A call recently went out from the School District 72 offices for an upcoming audition.
It’s an annual call, according to Lorill Vining, who organizes the cultural events for the school district. She took over the portfolio a few years ago from the now-retired Steve Koebel.
“About three times a year, we get an outside group who comes and performs for the schools, and this is one of those,” she says, as if it’s that simple.
But simple it is not.
For this particular performance, two directors from the Missoula Children’s Theatre in Montana come to town, and over the course of just one week, turn somewhere between 50 and 60 children from our community into actors and put on a performance of their original play, Peter and Wendy.
“They come with everything in their little red truck that they will need to put on about a one hour musical,” Vining says. “It’s actually almost like a miracle to watch it come together.”
So next Monday (Jan. 28), at 3:25, the gym of Ripple Rock Elementary will fill with students who want to go to Neverland, and the directors will cast each role in the play over about a two hour period.
When that is done, they will immediately start rehearsals.
“They generally break into two rooms – one in the gym and one in a multi-purpose room or something – and they give every student a binder with their part in it and immediately start teaching the kids the songs and their lines right on that very first night.”
And then they will rehearse for about 4.5 hours every day after school between then and Saturday, so it’s not a small commitment.
“Whatever else they’ve got going on for that week basically has to get cancelled so they can do this,” Vining says. “They really have to commit for this one week, because there’s not enough time to do it any other way.”
Rehearsals take place at Ripple Rock on Tuesday, Wednesday and Thursday from 3 p.m. to 7:30 p.m. before moving to the theatre at Timberline on the Friday. At 9 a.m. on Saturday they run through a dress rehearsal, followed later that day by a 3 p.m. performance that afternoon and a 7 p.m. performance that night.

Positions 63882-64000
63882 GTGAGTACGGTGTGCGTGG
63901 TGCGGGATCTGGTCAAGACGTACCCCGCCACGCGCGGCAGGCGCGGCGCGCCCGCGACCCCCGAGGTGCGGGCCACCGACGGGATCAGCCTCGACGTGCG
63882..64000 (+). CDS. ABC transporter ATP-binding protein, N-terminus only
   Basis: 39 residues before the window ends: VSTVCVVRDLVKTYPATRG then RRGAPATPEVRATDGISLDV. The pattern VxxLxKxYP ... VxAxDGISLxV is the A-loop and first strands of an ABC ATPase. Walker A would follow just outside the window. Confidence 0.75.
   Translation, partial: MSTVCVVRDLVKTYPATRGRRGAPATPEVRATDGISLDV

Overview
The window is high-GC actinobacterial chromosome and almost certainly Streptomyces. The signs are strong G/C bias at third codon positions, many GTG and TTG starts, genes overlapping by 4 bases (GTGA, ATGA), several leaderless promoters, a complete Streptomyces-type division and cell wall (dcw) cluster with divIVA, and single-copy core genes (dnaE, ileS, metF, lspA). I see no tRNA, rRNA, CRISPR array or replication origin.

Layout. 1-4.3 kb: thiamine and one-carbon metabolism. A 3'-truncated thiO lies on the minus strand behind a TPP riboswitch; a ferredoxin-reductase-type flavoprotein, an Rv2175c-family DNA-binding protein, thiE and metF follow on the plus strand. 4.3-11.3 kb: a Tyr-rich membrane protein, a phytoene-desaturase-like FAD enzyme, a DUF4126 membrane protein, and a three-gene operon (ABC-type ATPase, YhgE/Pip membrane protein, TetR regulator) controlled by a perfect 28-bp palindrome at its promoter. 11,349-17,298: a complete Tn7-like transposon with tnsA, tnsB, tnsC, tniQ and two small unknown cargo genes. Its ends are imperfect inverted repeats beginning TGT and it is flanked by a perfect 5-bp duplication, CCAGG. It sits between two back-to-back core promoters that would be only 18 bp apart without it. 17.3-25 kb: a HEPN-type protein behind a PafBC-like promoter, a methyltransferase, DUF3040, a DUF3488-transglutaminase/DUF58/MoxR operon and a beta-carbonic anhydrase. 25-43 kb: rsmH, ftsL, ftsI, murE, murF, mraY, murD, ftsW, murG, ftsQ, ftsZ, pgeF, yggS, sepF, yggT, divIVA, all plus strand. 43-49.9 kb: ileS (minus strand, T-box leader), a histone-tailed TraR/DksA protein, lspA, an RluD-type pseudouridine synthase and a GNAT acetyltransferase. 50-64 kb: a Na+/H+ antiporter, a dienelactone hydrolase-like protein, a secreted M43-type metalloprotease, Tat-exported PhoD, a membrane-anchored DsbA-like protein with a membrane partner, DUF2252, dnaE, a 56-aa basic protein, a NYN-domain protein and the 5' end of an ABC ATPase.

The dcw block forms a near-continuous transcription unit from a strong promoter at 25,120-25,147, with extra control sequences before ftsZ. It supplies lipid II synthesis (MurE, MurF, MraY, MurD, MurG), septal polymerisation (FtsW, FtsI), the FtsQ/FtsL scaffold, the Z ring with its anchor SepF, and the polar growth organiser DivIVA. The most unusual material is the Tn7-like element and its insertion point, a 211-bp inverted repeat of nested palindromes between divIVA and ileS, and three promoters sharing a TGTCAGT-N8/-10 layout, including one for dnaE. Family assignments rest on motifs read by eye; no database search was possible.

While it’s certainly a huge commitment from the kids – and their caregivers – Vining says it’s obvious to her they enjoy it.
“I’d say most of the kids who have done it come back to try out again the next year, so it’s obviously pretty rewarding and a fun thing for them to be a part of, or I don’t think we’d see that happening,” she says with a chuckle.
There are 340 tickets available for the Saturday performances – 170 for each show – but those in the play get first dibs on them before they are available to the public.
“I give the kids an order form on the Monday for them to take home so they can tell me how many they’re going to need – quite often a family will want six tickets if there’s a mom, dad, grandpa, grandma and a couple of siblings or whatever,” Vining says. “So with about 60 kids, 340 tickets doesn’t go really far, but so far I haven’t had to turn anybody away and all the families have pretty much gotten all the tickets they wanted for each show.”
For more information about the performances, rehearsal process or for tickets – available to the public for $10 each once those cast in the show tell her how many they’ll need – contact Vining at Ripple Rock Elementary at 250-850-2035 or by email at firstname.lastname@example.org.
She will also have a few tickets available at each performance on Jan. 28, but, if previous years are anything to go by, if you wait for those lat minute tickets, you might end up standing in the back of the theatre.